Boiled Cookies

1 stick of butter
4 c. sugar
1/3 c. cocoa
1 c. milk
dash salt
6 c. quick oats (not regular oats please)
3 Tbl. vanilla
1 c. Peanut Butter
3/4 c. pecans (optional)

Mix butter, sugar, cocoa, milk and salt. Bring to a boil, boil for 3 minutes. Mix quick oats, vanilla, peanut butter and nuts into a separate (and very large) bowl. I use the largest stainless steel bowl I own. Pour the hot chocolate mixture on top of the oat mixture and mix well. Drop by spoonfuls onto waxed paper.

Makes 4-5 dozen.

Friday, October 23, 2009

Artisan Bread in Five Minutes a Day

I purchased the book "Artisan Bread in Five Minutes a Day" with some skepticism. I was pleasantly surprised. It was simple and the results were fantastic!

I took a plastic cake keeper I had on hand and taped a ball of masking tape to the edge to keep it from being airtight. I then threw all the ingredients in the plastic tub and mixed it up. I let it sit on my counter for a few hours and then placed it in the fridge. I took out a glob about the size of a grapefruit, let it rise on my counter on some parchment paper for about an hour. Heated my oven and popped it on my baking stone. I added some water to the broiler pan placed on the bottom shelf. In a short time, I had delicious sourdough bread.

I really like being able to whip up a batch of fresh baked bread for my family or for company. I love that the dough has a more complex flavor the longer it remains in my fridge. The only drawback for me is that the container takes up a lot of room on the bottom shelf of my fridge. I'm still stuck on the original recipe but eventually will venture beyond it. I highly recommend this book to anyone that loves fresh baked bread but has little time to spare.

Sunday, October 11, 2009

Fall Garden 2009

Summer of 2009 was very dry and hot for the Houston area. We lost most of our spring garden because of it. We held out hope for our Fall 2009 Garden. So far, so good.


We harvested our first cucumber this week. More are on their way. My basil is looking fantastic.





We also planted lettuce, cabbage, lavender, broccoli, tomatoes and cilantro. The broccoli is very showy with its beautiful leaves, but no broccoli yet. The survivors of the summer are rosemary, oregano, green onions and jalapenos. They seem to have gotten their second wind and are growing and producing nicely.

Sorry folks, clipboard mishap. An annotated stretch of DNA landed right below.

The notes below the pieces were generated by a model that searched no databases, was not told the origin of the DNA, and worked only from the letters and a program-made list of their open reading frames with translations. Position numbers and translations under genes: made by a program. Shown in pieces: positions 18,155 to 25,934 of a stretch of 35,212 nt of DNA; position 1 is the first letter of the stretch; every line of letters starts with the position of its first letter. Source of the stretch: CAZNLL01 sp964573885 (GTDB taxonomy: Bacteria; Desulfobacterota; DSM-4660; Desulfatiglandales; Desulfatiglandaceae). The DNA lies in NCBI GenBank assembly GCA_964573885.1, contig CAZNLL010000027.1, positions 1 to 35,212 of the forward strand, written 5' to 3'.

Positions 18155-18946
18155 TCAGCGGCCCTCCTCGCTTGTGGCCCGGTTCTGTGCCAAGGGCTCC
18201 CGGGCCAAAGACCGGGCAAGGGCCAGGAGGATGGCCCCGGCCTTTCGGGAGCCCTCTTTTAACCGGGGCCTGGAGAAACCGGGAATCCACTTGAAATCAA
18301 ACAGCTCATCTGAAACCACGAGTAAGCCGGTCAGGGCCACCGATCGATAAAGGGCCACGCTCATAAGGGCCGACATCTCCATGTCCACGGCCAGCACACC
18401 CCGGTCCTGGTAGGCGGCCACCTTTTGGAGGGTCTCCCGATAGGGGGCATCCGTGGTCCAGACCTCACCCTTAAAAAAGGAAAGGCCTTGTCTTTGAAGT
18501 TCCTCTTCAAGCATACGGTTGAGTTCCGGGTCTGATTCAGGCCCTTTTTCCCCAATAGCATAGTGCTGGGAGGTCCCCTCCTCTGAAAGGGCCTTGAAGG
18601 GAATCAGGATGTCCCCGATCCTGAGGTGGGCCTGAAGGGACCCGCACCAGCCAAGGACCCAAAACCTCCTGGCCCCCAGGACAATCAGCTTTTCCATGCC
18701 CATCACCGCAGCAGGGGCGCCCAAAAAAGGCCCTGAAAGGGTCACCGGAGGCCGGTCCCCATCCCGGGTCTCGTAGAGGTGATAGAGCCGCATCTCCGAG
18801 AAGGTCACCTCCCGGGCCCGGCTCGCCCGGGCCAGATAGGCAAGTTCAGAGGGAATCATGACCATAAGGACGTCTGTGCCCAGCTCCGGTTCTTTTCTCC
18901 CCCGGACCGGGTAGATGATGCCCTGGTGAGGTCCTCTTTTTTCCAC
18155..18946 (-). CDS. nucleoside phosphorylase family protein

Wednesday, October 7, 2009

Maker's Diet - Phase 3

I am so thrilled to have made it to Phase 3 of the Maker's Diet. I just started week 5 of the diet and am happy to add wheat and bananas to the diet. I have missed my banana in my morning smoothie. I didn't lose any weight for week 4 of the diet but I'm happy to have not gained any. With the addition of corn, everything seems to have come to a screeching halt. I'm limiting my intake and increasing the exercise. I don't do anything crazy...a simple routine of Pilate's in the morning and twice a week I walk 3-4 miles around our local mall. While my pants are falling off, the scale isn't budging. I'm chalking that up to increased muscle mass (or my recent love of Barbara's Baked Cheese Puffs 3/4 of a cup = 150 calories. In Phase 2 of the diet, it is one of the very few things that work.) I know, I know... I'm laying off of them.

While I'm excited to be at the tail end of the official diet, I plan to make changes to my diet and cooking. I don't want to go through detox or sugar withdrawals again. That is the absolute worst. With the holiday season approaching, it will be a challenge. I love to bake for the holidays. I think a little treat every once in a great while is OK but it will be more limited this year. We really tie the memories of the holidays to food. It's in our Cajun culture. Our family will make changes to that this year. We will tie memories of the holidays to spending time together instead. I think that is a healthy change that we will cherish always.